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Archive for the ‘mollusks i’ve met’ Category

Good thing my cell phone has a camera, lest I miss an opportunity to spot a mollusk in the wild!

Yes, that’s a giant squid graphic on the side of a U-Haul, which isn’t quite as exciting as seeing a real live something. But then again, I live in New York City, I have to work with what I got, otherwise it’ll be all rats, pigeons, and cockroaches, all the time. And I’ll point out the obvious: none of those are mollusks.

I love the Giant Squid blurb on this graphic:

The first recorded encounter with the world’s largest invertebrate took place off the coast of Newfoundland. What secrets of the deep were revealed with the discovery of the giant squid?

While the question itself is a little silly, I love that it’s trying to pique curiosity. I’ve been seeing their Red Panda graphic a lot lately (I probably just notice it in particular because OMG, adorable red panda!!!!), so I actually checked out their website for more information. And there’s really a lot of fun stuff to explore, largely about animals and fossils in different states and Canadian provinces, though also New Mexico’s about the Roswell UFO incident (that one’s cheeky).

I say good going, U-Haul! I hope other curious people are seeing these graphics and wondering about the world around them. My environment is so text-dense, mostly with incredibly obnoxious advertising, so it’s great to see that some fun science has wriggled its way in there as well.

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I was at the New York Aquarium this weekend, and a marine gastropod of some sort treated me to this little show. I’m linking to the video because embedding doesn’t seem to work. Hrm.

That bit of anatomy, um, undulating is the radula, a toothy tonguish apparatus that mollusks use to eat. I hope there was some good grazing on the side of the tank there.

The cool thing about the radula is it’s unique to mollusks. When a fossil of Kimberella, an Ediacaran organism (that’s Precambrian!) showed evidence of a radula in associated scratch marks, that made folks change their mind about whether it was a jellyfish as originally supposed. It’s not definitely classified as a mollusk, but it is at least a bilaterian.

(photo credit: Aleksey Nagovitsyn)
You can’t see evidence of a radula in this photo (as far as I know), but I love a good fossil.

The uncool thing about this video is that I don’t know what species that little dude, lady, or dudelady is. This is a frustration of mine at aquariums. Unless the purpose of the tank is to showcase a particular invertebrate, they tend to omit any information at all about them. There is usually signage IDing all the fish (I call vertebrate chauvinism!). While I understand that most of the people visiting aren’t particularly interested in the particulars of species names, and also that a litany of latinate names can be offputting and counterproductive as a means of getting people interested in science, I wish there was some way to get that info if desired– a panel one had to lift, a link to a website, something.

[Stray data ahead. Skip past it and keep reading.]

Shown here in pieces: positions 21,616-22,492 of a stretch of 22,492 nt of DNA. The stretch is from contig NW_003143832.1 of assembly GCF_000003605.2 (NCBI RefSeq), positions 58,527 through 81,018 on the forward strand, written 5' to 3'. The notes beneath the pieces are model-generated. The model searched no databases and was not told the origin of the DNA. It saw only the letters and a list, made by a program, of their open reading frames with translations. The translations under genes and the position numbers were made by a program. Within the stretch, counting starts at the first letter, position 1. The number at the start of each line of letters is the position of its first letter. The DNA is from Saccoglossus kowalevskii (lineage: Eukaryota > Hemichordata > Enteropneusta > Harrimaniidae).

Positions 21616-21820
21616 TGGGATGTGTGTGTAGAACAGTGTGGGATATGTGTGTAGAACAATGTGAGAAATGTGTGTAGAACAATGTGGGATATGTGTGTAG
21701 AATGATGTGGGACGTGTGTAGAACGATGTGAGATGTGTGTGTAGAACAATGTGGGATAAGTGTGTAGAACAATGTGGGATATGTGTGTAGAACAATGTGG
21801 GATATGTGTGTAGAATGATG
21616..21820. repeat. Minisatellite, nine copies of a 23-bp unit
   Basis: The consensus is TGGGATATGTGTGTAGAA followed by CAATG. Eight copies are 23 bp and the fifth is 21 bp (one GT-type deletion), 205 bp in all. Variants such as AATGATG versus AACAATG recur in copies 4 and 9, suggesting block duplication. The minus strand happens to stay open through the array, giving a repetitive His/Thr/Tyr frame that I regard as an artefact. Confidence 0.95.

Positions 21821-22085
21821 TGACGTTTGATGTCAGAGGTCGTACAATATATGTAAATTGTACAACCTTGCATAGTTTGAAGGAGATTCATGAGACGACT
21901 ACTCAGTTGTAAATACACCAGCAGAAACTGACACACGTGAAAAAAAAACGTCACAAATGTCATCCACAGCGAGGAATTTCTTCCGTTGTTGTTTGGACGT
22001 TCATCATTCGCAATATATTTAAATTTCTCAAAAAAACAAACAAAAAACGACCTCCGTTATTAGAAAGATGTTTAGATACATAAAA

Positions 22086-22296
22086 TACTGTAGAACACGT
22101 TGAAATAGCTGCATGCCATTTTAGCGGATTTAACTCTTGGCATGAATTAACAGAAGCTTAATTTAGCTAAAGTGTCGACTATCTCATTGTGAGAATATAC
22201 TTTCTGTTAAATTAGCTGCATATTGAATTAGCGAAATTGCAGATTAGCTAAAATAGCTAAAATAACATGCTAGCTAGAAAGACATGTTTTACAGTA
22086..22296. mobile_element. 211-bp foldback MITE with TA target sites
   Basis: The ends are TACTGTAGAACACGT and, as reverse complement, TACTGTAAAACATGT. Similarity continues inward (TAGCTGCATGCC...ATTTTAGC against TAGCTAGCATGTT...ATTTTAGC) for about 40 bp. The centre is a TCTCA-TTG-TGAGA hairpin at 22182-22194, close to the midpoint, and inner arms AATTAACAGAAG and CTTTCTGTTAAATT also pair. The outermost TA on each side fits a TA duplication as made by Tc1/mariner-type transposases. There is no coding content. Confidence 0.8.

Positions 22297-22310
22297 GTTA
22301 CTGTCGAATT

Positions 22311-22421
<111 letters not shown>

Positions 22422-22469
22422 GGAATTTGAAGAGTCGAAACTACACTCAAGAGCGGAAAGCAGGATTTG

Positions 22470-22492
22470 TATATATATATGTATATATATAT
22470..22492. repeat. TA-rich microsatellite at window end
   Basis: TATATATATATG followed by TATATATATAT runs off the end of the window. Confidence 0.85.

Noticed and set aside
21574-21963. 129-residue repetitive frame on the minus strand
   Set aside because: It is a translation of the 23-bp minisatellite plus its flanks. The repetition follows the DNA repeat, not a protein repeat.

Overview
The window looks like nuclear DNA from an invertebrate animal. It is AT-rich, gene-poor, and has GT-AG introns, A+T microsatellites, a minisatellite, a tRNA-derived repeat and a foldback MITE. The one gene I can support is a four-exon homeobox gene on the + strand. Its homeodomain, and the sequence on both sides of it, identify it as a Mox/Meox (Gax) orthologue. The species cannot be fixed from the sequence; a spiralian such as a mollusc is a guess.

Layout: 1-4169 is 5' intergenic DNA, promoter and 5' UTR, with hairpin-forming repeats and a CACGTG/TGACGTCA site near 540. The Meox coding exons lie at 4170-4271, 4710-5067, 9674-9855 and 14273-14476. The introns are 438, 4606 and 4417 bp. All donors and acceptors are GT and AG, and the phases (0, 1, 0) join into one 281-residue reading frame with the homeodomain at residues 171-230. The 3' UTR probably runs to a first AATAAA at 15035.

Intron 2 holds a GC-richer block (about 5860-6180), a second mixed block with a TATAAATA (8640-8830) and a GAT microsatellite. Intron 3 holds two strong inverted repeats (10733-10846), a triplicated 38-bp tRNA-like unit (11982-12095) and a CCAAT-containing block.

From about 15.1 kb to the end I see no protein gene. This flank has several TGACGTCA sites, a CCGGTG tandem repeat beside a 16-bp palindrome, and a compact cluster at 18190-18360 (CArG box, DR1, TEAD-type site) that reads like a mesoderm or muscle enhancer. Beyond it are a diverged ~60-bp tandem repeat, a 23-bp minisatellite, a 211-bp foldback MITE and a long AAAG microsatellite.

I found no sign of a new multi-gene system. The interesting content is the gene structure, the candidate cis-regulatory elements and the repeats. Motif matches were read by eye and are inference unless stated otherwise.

The best story I saw in the news lately about fossil markings being evidence of other interesting things is no doubt the fossil evidence of zombie ants because they left telltale toothmark death grips on fossilized plant leaves. Too terrifying for words.

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I’m striving to take my own photos of mollusks I see in the wild. Sadly, I’m no great photographer, but I’ll do my best. This first one is moreover an extra bad photo, since it was taken with a disposable underwater camera, and I didn’t read until after the snorkeling trip that the camera was meant to be used from at least three feet away from the subject, but it was one of my more exciting mollusk finds, which is why I can’t resist posting about it. Here is the photo I took of Hermissenda crassicornis, a nudibranch that lives in the Eastern Pacific.

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Can you see the nudibranch? It’s the orangeish spot with the two little tentacles near the bottom of that spotty piece of kelp, and there’s another just above it. I saw this while snorkeling in Ketchikan, Alaska, which was really the highlight of my recent trip there. Hard to pick a highlight, because orcas were seen doing some Shamu-level stunts, but I’d never been snorkeling before and it was a really special place to start. There were many other mollusks seen that morning, including limpets and lots of bivalves. Other invertebrates included sea stars, urchins, sea cucumbers, crabs (including the hermit variety!), jellies, and more. Here’s a better picture of this nudibranch, taken by Mila Zinkova.

They are quite aggressive, eating anemones, sea squirts, and even smaller members of their own species. Cannibalism, yikes! Still, I was thrilled to see this nudibranch in Alaska (I was hoping for an octopus but I knew that was near impossible), and I’m going to adapt the pattern for a knit nudibranch to match this particular species as my next mollusk knitting project.

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